After sixty years of building a professional field that increasingly centralized the power to make uncontested claims about nature in the hands of scientists, the two decades following World War II at first seemed to continue that pattern, given the lavish funding and the centrality of scientific ideas to the military and security projects of the cold war. Yet the cumulative pattern of scientists' political organizing against this new relationship helped to contribute, ironically, to a weakening of their political authority. The organizations they formed linked science to moral and political projects that called for more citizen and scientist involvement in technopolitical issues. In turn, this call led to a weakening of scientists' political authority, but also led to the greater importance of scientific claims and technologies in structuring and adjudicating political debate. Of course, this was not the only source of the disruption of scientific authority. The growth of the regulatory state beginning in the mid-1960s, especially the regulation of research on human and animal subjects, highly visible problems resulting from scientific technologies (thalidomide, atomic fallout, pollution), intellectual critiques of science, and the growing importance of the market also contributed to these shifts. Disrupting Science is an effort to demonstrate the role of scientists in contributing to the "unbounding" of scientific authority from scientists and its "binding" to other decision makers through social movement activity on the part of scientists.19 In the next section, I turn to a theoretical elaboration of some of the main sociological claims of this book.
Although this book considers three key episodes separately, it will show that each group built on or responded to those that came before it, so that over time different visions of how scientists should act in a moral fashion proliferated and contended. This variation in itself helped to undermine the idea that science was a socially or morally unified field built on facts that could be used to constitute political or social life. Although concerned specifically with scientists, my analysis is situated in a longer tradition of analyses of contentious moral politics.20
I will seek to explain when and why scientists engaged in work that was simultaneously an attempt to redeem science from the moral pollution of its association with the state and a deliberate effort to encourage the values and moral meanings of other communities to affect scientists' behavior. Such action poses a puzzle for most analyses of scientific authority.
SCIENTIFIC AUTHORITY AND POLITICAL ACTION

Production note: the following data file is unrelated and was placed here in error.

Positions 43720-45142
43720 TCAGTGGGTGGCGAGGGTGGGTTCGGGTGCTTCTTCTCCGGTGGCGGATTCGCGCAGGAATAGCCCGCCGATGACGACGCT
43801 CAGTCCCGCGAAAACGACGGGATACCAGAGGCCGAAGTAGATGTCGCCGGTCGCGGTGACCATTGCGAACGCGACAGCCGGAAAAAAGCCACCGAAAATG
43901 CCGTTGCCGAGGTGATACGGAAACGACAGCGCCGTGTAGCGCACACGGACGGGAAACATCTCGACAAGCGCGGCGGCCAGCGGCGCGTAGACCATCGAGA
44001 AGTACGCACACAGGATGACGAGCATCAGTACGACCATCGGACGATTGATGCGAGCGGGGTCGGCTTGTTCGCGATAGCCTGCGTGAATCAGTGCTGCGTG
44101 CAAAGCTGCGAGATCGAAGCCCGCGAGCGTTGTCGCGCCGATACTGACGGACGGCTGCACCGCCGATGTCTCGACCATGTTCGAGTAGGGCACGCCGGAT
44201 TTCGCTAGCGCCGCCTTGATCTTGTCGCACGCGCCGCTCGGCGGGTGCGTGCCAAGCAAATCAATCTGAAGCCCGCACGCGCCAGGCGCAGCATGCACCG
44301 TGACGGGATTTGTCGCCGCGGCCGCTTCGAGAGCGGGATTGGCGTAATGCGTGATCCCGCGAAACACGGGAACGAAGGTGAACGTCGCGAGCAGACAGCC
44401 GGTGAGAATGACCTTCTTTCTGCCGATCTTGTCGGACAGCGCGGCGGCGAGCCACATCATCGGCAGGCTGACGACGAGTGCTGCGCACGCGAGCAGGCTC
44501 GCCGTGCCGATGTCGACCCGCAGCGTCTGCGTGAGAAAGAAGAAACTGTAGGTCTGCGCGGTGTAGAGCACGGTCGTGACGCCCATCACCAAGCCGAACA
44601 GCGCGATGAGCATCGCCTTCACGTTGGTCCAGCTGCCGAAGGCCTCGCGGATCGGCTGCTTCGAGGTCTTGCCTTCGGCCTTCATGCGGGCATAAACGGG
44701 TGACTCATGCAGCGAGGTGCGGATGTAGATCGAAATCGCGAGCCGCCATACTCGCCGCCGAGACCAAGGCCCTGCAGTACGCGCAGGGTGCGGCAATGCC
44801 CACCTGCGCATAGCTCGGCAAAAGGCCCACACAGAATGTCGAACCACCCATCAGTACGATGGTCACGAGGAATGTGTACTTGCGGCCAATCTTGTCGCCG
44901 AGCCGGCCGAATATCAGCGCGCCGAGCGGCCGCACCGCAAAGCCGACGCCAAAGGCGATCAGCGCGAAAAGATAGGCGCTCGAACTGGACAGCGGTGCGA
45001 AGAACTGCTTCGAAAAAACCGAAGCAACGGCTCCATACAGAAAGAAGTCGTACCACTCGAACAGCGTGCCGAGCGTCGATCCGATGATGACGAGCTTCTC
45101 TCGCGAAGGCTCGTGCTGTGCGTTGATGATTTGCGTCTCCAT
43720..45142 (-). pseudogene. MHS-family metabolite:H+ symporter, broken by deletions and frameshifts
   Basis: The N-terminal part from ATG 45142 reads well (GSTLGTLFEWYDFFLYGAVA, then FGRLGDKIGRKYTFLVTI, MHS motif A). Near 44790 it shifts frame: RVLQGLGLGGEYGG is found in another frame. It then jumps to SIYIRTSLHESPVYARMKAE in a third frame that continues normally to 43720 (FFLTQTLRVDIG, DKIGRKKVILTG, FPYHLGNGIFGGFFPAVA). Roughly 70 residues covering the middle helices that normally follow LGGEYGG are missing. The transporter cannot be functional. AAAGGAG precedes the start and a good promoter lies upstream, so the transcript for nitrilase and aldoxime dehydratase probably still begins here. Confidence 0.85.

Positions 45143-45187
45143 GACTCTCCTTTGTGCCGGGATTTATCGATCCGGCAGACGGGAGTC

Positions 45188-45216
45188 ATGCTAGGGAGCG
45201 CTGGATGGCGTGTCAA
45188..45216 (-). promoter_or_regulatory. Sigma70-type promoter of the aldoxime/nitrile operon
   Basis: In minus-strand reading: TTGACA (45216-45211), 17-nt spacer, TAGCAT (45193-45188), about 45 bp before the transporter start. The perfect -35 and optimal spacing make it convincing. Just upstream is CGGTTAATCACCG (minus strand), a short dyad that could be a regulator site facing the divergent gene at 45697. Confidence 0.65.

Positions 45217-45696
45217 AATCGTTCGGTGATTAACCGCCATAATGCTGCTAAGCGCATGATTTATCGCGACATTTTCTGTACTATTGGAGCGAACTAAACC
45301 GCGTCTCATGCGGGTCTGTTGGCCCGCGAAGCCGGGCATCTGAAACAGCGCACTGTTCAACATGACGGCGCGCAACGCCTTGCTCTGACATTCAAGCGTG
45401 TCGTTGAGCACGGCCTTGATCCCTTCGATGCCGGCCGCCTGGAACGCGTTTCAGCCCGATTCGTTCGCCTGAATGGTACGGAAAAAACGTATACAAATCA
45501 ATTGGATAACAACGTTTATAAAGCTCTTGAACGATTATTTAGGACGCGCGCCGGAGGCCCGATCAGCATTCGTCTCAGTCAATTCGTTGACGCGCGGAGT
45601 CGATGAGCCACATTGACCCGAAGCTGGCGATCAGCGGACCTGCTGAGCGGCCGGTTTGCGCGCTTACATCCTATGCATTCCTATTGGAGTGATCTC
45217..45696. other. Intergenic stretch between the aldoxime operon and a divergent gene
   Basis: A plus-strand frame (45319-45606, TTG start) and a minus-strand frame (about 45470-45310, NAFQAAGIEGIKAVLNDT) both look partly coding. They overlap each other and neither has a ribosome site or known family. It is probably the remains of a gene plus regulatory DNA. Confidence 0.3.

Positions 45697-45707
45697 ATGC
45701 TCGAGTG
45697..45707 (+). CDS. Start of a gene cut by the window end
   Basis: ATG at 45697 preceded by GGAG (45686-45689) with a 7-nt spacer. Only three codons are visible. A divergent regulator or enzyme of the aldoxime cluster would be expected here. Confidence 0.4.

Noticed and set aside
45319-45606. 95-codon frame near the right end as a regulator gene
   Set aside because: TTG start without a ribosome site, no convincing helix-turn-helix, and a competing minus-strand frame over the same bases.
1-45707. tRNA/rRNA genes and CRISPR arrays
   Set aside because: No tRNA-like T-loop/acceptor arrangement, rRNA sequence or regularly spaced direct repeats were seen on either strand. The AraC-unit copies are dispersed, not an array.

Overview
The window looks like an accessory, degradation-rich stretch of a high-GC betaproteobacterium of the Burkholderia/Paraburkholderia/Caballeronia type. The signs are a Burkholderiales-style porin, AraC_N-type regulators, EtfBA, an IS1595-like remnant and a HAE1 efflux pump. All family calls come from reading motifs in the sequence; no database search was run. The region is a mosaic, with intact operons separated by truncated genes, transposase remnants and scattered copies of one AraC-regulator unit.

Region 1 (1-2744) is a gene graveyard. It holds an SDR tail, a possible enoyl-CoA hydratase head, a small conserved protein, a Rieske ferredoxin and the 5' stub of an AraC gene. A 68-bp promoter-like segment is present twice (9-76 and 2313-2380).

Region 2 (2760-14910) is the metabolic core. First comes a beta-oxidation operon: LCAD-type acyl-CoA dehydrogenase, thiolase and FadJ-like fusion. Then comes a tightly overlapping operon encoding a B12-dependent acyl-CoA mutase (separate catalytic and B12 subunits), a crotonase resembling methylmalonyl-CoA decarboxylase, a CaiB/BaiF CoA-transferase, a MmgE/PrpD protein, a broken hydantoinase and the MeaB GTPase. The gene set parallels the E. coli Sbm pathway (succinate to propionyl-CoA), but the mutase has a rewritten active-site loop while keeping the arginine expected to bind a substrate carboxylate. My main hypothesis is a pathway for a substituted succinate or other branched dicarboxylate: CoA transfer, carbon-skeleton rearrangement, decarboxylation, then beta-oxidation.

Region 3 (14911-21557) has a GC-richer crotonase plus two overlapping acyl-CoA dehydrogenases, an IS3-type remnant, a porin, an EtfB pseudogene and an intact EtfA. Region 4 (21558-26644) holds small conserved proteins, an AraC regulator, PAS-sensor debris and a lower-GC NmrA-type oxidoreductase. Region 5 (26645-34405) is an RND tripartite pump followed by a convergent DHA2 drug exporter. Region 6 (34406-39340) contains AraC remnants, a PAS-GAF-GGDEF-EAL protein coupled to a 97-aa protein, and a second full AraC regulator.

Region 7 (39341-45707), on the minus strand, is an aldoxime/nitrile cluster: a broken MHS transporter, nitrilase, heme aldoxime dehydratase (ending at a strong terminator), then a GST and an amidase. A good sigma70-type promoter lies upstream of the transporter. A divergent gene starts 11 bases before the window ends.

The distinctiveness of science as a specific form of social action, and of scientists as a group, is a major theme in Western culture. Historians and sociologists have understood the emergence of science as a distinctive field in terms of scientists' efforts to limit access to the social and material means of producing credible scientific knowledge. Just as other forms of action were differentiated, so, too, did science come to be a distinctive practice.21 Sociologists of science have also been concerned with the ways that scientists have established authority using material, and especially linguistic, tools to manage the "boundaries" of science. Such activity is normally considered to be protective of the areas in which scientists engage.
As Thomas Gieryn argued in his 1983 foundational article on this subject, "boundary work" is the process by which scientists "attribute certain qualities to scientific claims in order to draw a rhetorical boundary between science and some less authoritative, residual non-science."22 Other writers have followed Gieryn, elaborating on the causes, processes, and consequences of how scientists contest epistemic claims among themselves and others in ways that reestablish the authority of science and scientists.23 In contrast to earlier structural-functionalist analyses that assumed that scientific activity was autonomous from other forms of social action and that its authority derived from its objectivity and prima facie social value, studies of boundary work demonstrate that the political authority of science depends in part on scientists' active engagement in discursive, organizational, and material projects.
Although the concept "boundary work" is theoretically able to incorporate actions in which scientists engage in activities that are intended to lessen their control over decisions about science, it has not often been a subject of study. One of the assumptions common to studies of boundary work among scientists and other groups is that professional advantage and monopoly drive most decisions by scientists and others. As Gieryn argues in his analysis of "cultural cartography," or the making of cultural boundaries, "it makes little sense to argue that cultural cartographers are indifferent about how epistemic authority is allocated or that they would deliberately prefer tactics designed to lose it."24 Whether the analysis draws on rational choice theory, Marxism, Bruno Latour's systems-based models of credibility, or Bourdieu's class-based analysis of science, the monopolization of expertise and authority is assumed to trump other motivations.